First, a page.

EXPOSED: San Diego teachers forced to take 'anti-racist' training that tells them they are racist

The white teachers of the San Diego Unified School District, who are told that their whiteness is a problem, are further told that it's a problem that they are teaching while white.

Libby Emmons Brooklyn NY

Reporting has emerged on Thursday that exposed the anti-racism and critical race theory indoctrination practices for faculty in the San Diego Unified School District.

Posting the documents on Twitter, Christopher Rufo, who brought to light critical race theory indoctrination in government agencies, said that the school district has forced teachers to attend "white privilege" training.

Rufo reported that "The training begins with a 'land acknowledgement,' in which the teachers are asked to accept that they are colonizers living on stolen Native American land. Then they are told they will experience 'guilt, anger, apathy, [and] closed-mindedness' because of their 'white fragility.'"

After everyone has come to understand that they are occupying stolen land, they are asked to "Share the air-take space & leave space," to "Be brave," to "speak your truth and listen to others truths," as well as to "expect to experience discomfort."

Participants are also asked to "Be explicit about race and racism," and to both "avoid and point out coded language." This is all happening over a virtual video call.

It's pointed out also that "racial stress" is "stirred when making white people consider racial realities," and that the way is exemplified is by "guilt, anger, apathy, frustration, closed-mindedness, defensiveness."

Robin DiAngelo is quoted, "It is is a powerful means of white racial control and the protection of white advantage," to not have to talk about race.

Rufo reports that faculty are then shown videos of both Robin DiAngelo and Ibram X. Kendi, and that the facilitators then tell the faculty "'you are racist,' 'you are upholding racist ideas, structures, and policies,' and that they must commit to becoming 'antiracist' in the classroom."

The faculty must give over their own ideas to conform to these new ones, apparently this is irrespective of what the a given faculty member's "truth" is.

The faculty of the San Diego Unified School District are told to answer how they would feel to be told that they are racist, and how they would feel upon being told that they "are upholding racist ideas, structures, and policies."

White privilege is deconstructed, and the faculty are told that "white people in America hold most of the political, institutional, and economic power," and that as a result of this, "they receive advantages that nonwhite groups do not."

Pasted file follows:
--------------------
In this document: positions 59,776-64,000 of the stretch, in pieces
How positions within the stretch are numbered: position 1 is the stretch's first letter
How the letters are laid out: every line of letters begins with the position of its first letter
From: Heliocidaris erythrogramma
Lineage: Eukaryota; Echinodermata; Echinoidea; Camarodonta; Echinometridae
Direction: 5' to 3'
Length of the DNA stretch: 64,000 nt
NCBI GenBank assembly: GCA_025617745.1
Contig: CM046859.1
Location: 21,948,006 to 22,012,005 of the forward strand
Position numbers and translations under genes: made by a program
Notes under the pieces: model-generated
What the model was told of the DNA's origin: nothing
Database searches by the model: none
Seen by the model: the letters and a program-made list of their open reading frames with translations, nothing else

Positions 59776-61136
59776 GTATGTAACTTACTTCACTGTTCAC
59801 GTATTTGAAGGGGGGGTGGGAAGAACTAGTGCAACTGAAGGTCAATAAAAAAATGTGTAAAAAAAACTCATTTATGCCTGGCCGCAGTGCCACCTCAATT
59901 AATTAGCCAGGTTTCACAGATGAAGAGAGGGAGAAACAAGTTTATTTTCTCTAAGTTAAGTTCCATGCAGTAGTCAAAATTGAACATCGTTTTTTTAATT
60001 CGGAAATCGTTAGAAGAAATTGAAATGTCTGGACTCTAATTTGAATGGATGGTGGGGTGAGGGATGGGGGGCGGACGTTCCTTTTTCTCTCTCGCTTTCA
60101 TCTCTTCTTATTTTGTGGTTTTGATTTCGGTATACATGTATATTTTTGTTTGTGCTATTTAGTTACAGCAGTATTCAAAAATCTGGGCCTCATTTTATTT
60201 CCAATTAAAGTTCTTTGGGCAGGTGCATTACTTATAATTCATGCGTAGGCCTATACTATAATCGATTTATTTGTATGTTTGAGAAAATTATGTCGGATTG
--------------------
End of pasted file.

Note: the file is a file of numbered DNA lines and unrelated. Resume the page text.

White culture, which is undefined outside of its apparent privilege, is classified as "the way that white people, their customs, culture and beliefs operate as the standard by which all other groups are compared."

White people in this workshop are told that their privilege means that their "ability to THRIVE, not just survive in this country is being preserved at every level of power" without those white people "having to do anything at all." Apparently, white people "don't even have to vote."

This is backed up by statistics about the wealthiest Americans being white, as well as a majority of elected and military leaders. The industry in which the San Diego Unified School District teachers are involved, education, is also called out as being just too white.

The white teachers, who are told that their whiteness is a problem, are further told that it's a problem that they are teaching while white.

The teachers are the instructed as to how to be antiracist, which is a a person "who is supporting an antiracist policy through their actions or expressing an antiracist idea." This is contrasted to a racist, "who is supporting a racist policy through their actions or inactions or expressing a racist idea."

The faculty are asked to "confront and examine" their "white privilege," and to "acknowledge when you feel white fragility happening for you." When this happens, a person is supposed to "slow down" so they can "listen, learn and act."

Faculty are asked to atone for their white privilege through evangelizing, and telling others about their white privilege, as well as to study their antiracist scripture through reading and to "educate yourself."

The white people are supposed to practice what they've learned and are told to "use your privilege!" This can be done by an examination of "norms and policies" in their own schools and classrooms.

The takeaway appears to be that: racism is white privilege, all white people have white privilege, all white privileged people are racist, all white people are racist.


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